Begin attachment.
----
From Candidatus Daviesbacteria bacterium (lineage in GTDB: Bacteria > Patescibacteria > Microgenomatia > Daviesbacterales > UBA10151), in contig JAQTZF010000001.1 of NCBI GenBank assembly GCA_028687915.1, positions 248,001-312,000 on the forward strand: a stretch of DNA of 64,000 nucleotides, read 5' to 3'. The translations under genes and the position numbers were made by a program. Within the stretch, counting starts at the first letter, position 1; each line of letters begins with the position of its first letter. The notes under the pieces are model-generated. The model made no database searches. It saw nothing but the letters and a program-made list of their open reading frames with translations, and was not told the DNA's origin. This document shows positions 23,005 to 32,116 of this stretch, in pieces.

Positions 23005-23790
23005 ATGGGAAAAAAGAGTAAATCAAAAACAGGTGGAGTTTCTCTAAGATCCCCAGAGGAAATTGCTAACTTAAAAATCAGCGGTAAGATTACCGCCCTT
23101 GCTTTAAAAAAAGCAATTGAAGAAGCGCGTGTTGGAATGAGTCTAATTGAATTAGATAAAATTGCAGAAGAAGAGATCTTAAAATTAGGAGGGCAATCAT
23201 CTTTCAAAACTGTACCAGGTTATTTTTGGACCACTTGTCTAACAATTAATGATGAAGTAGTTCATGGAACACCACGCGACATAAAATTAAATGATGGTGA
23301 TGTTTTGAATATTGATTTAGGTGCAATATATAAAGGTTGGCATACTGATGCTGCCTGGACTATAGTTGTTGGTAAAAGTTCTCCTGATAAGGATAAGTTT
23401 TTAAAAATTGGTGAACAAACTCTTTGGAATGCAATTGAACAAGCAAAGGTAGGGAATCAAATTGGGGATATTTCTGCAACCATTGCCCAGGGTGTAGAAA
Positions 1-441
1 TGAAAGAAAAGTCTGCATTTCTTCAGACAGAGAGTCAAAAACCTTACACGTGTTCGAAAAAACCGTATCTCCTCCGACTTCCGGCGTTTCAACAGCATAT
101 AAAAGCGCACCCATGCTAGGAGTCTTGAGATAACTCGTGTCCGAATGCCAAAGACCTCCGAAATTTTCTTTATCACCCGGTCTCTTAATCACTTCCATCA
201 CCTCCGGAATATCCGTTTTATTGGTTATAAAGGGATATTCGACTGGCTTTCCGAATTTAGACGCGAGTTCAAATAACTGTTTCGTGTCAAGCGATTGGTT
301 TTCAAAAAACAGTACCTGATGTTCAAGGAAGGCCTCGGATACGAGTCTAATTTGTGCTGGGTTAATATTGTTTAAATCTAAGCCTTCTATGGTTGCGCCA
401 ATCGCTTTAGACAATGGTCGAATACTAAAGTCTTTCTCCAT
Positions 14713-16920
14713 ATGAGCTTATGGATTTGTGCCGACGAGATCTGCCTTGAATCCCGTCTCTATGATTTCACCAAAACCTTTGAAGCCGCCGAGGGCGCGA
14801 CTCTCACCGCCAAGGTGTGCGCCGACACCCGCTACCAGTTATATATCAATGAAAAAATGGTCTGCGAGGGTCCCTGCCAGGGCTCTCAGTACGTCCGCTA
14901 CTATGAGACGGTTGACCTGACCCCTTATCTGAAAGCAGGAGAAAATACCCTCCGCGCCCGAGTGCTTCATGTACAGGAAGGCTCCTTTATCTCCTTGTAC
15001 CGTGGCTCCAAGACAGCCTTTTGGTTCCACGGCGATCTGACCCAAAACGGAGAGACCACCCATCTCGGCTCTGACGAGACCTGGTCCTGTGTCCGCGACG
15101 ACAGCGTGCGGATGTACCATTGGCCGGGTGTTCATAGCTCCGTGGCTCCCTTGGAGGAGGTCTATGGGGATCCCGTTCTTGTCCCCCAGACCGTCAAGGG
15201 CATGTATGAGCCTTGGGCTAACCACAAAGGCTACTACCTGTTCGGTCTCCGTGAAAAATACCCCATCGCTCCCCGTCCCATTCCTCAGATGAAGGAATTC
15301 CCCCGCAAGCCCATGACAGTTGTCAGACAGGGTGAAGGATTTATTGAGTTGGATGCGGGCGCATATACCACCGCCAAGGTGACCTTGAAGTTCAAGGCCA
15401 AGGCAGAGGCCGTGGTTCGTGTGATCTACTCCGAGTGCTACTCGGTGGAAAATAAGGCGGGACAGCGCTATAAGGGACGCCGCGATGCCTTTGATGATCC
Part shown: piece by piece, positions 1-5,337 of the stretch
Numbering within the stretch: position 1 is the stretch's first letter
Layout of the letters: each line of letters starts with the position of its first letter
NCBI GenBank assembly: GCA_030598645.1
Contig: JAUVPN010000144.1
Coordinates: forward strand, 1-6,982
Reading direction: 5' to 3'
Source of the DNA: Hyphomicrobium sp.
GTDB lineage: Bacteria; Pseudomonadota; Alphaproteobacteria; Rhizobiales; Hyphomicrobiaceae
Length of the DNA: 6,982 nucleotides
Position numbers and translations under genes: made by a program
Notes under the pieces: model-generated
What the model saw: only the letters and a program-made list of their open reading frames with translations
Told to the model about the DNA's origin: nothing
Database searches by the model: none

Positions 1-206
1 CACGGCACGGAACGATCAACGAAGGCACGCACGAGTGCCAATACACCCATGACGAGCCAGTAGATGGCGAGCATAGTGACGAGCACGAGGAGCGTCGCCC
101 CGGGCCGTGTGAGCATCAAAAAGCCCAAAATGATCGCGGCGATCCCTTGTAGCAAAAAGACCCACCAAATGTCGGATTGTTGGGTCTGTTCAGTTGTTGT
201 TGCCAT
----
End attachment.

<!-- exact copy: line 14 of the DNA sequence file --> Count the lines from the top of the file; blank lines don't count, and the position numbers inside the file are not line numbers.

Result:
Positions 14713-16920